Campbell Defends All Of The ‘dodgy Dossier’

A section of the two million-strong demonstration in London on February 15 2003 on the eve of the war against Iraq
A section of the two million-strong demonstration in London on February 15 2003 on the eve of the war against Iraq

ALASTAIR Campbell yesterday defended ‘every single word’ of the notorious ‘sexed up’ dodgy dossier of September 2002, that was used by a desperate Blair government to try and gain support for attacking Iraq.

Campbell was giving evidence to the Chilcot Inquiry into the Iraq war, and it was put to him that the inquiry had already heard ‘how careful were officials to indicate that intelligence was sporadic and patchy, poor, and limited’.

To which Campbell replied: ‘. . . I don’t believe the dossier in any sense misrepresented the position. I think it was cautious, I think everybody involved was aware of the unprecedented nature of it and because of that took great care in the handling of it.

‘And let’s be absolutely frank, I don’t think we would be even having this exchange if it wasn’t for the controversy which subsequently ensued . . .’

The inquiry team also quoted from the Butler committee that ‘more weight was placed on the intelligence than it could bear’ and that ‘the language in the dossier gave the impression that there was fuller and firmer intelligence than was the case’.

‘The document set out a pretty broad-ranging case,’ said Campbell. ‘The media commentary at the time was that this was pretty conservative, it was very cautious, there was nothing explosive about it,’ he claimed.

But the Chilcot committee confronted Blair’s former aide with the headlines that appeared in the Evening Standard and other newspapers after the dossier was published, such as: ‘45 minutes from attack’, ‘Iraq could have nuclear bomb in a year’, ‘45 minutes to doom’ and ‘Saddam could strike in 45 minutes’.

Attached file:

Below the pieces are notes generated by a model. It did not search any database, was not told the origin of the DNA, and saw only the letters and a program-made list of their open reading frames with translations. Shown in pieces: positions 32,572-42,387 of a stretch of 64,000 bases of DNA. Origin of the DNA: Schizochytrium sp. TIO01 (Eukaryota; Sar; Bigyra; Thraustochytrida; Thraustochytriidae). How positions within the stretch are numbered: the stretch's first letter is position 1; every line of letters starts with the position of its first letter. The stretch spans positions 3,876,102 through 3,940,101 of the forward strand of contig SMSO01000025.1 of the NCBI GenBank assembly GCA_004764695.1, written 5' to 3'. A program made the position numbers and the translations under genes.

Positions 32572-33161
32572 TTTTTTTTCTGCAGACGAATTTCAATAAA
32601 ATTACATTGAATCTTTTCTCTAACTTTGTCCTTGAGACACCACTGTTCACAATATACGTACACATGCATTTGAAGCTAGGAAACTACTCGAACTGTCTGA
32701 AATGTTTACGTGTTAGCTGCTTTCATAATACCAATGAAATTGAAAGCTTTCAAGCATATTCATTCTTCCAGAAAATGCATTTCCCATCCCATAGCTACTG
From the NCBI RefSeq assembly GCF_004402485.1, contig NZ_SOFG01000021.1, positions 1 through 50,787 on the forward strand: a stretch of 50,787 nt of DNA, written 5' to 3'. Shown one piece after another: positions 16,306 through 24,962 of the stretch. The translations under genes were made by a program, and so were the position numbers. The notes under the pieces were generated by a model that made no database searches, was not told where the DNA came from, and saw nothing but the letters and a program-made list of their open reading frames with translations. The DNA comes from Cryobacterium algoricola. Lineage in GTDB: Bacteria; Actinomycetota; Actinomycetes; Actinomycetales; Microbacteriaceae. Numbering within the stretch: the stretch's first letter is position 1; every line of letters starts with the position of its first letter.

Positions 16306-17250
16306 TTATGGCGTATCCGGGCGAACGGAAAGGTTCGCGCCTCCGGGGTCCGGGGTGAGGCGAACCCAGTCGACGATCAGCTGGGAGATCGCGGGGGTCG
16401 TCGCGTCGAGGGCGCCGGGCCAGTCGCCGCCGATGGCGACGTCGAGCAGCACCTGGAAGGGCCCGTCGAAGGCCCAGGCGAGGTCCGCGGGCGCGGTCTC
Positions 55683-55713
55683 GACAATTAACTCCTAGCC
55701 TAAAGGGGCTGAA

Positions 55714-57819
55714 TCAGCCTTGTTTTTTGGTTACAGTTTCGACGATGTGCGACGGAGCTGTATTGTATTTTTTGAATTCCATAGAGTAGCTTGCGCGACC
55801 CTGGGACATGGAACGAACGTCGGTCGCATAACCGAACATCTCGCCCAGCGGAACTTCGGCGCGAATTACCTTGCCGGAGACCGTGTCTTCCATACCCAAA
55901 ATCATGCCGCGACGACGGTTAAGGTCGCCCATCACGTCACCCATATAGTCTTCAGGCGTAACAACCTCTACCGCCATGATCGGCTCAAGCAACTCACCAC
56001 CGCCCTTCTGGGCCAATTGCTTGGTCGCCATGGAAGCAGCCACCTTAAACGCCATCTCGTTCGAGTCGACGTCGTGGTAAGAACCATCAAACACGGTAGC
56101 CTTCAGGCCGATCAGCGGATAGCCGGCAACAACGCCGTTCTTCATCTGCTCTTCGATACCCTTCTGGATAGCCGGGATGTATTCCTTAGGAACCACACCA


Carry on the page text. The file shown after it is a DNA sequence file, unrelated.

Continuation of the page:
Campbell said that these headlines were nothing to do with him and to the laughter of the audience said that he never sought to get headlines.

He was then questioned as to why he had not sought to correct these sensational headlines and admitted that he had not even contacted the press to point out that Saddam could not strike in 45 minutes and it was not a question of 45 minutes to doom.

Campbell said all he could do was ‘repeat himself’ that the JIC (Joint Intelligence Committee) ‘had to be happy with that document . . . I think the way the prime minister presented it to parliament was on the cautious side of things’.

But the committee repeatedly stressed that Blair’s own words spelt out that he had no doubt ‘the threat is current and serious’ and that he believed the assessed intelligence had established this ‘beyond doubt’.

It was also put to Campbell that the final draft of the ‘dodgy dossier’ had removed an intelligence assessment that Iraq was not capable of attacking London.

In the last session, Campbell was asked about the impact that the two million strong demonstration through London on the eve of the war made on himself and Blair.

He stated that he understood there was a great opposition to the war and he related how he had organised a group of Iraqi exiles to see Blair to engage with him and press that the war had to go ahead, despite the public opposition.

The former BBC journalist Andrew Gilligan, commenting on Campbell’s statement that he supported every word of the dodgy dossier, said that it was ‘quite an extraordinary thing to say, given that virtually every word of the dossier is wrong.’